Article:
According to the Centers for Disease Control and Prevention, more than 30 million Americans have diabetes, and one in three are unaware of their diagnosis. Latinos face an above-average risk for developing the disease and are about 50 percent more likely to die from diabetes than white U.S. patients. A program at Southern Jamaica Plain Health Center (SJPHC) is working to change that.
Comunidad en Acción, which translates to “Community in Action,” provides free services and educational resources for Spanish-speaking patients with diabetes or pre-diabetes to help them better manage their overall health.
SJPHC physician Liliana Rosselli-Risal, MD, founded the program in 2012 to help patients navigate the health care system, communicate with their care providers and understand their health needs.
To date, the program has served 182 patients, primarily consisting of women over age 55. Most participants are immigrants from Spanish speaking countries who experience social isolation and financial challenges in addition to managing other chronic health conditions, such as high blood pressure and high cholesterol.
“Managing diabetes can be a lifelong and difficult task,” Rosselli-Risal said. “For our Spanish-speaking, low-income diabetic patients, this task is made even more difficult due to inequitable access to health knowledge, exercise opportunities and healthy food choices. The Comunidad en Acción program at SJPHC was founded on the belief that it is as important to empower these underserved patients as it is to provide them with the right advice.”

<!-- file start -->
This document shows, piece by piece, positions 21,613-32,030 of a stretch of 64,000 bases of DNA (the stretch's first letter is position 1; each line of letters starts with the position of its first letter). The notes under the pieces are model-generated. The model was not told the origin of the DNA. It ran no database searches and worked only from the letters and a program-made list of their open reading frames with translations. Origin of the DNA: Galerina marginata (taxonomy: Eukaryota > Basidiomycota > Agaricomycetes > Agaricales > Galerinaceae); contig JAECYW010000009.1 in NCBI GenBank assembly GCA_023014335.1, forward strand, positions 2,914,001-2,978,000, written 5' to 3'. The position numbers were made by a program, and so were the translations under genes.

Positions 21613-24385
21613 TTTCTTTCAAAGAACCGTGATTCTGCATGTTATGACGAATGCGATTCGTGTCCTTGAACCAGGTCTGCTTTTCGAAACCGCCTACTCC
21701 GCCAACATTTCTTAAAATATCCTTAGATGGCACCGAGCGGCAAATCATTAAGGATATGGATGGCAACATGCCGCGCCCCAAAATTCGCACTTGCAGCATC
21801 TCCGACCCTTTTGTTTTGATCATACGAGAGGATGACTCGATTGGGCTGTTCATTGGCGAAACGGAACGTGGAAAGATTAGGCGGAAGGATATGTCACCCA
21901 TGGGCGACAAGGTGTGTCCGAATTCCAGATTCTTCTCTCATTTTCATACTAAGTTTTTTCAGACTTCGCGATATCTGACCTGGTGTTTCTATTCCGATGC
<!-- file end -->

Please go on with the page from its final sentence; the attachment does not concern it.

Culturally Relevant Programming
After receiving an initial grant from the Massachusetts League of Community Health Centers to help launch the program, Rosselli-Risal began to experiment with different types of educational health programming to see what would be most effective and culturally relevant for her patients.
For example, knowing that going to a commercial gym isn’t a big part of her patients’ culture, Rosselli-Risal looked for other opportunities for increasing physical fitness that would resonate better. When a yoga studio next to SJPHC closed and was then rented by the Brigham, she advocated for using the space to host Zumba and Spanish-language yoga classes for Comunidad en Acción participants.
The program also hosts healthy-cooking classes at SJPHC — often using ingredients common in Latin American kitchens — and organizes weekly group walks around Jamaica Plain.
At the heart of Comunidad en Acción is a two-hour class at the center, held Thursdays at 11 a.m. For the first hour, a nurse educator or social worker leads a weekly discussion about diabetes, weight management or mental health. During the second half, participants eat lunch together and socialize.
Finding a Second Family
As the program progressed and participants grew closer to each other, their conversations evolved. Rosselli-Risal saw patients begin to feel comfortable speaking candidly about personal challenges, including discussing what it’s like to lose a loved one, familial hardships and the difficulties that come with living away from their home countries.
Soon enough, these friendships extended beyond the doors of SJPHC. When one patient was hospitalized for a terminal illness, several participants visited her. During this time, the patient’s Comunidad en Acción friends became her second family.
In addition to strengthening community bonds, the program has led to tangible health benefits for participants, including weight loss, reduced blood pressure and lower rates of depression.
Rosselli-Risal, an SJPHC physician for 20 years, said it has been immensely gratifying to see the program blossom.
“My happiest day of the week is Thursday,” she said. “It is a beautiful thing as a physician to be so close to my patients.”
While participants are not required to attend the program’s weekly Thursday meetings, Rosselli-Risal says 20 to 30 patients show up every week to participate in the many programs Comunidad en Acción has to offer. Her dream for the program is to expand it to community centers around in the country.
“I want to publish the results of this program so that people can see the effect of culturally relevant programming,” she said. “Giving patients the tools they need to learn about healthy living and prevention in their native language allows them to connect to the information.”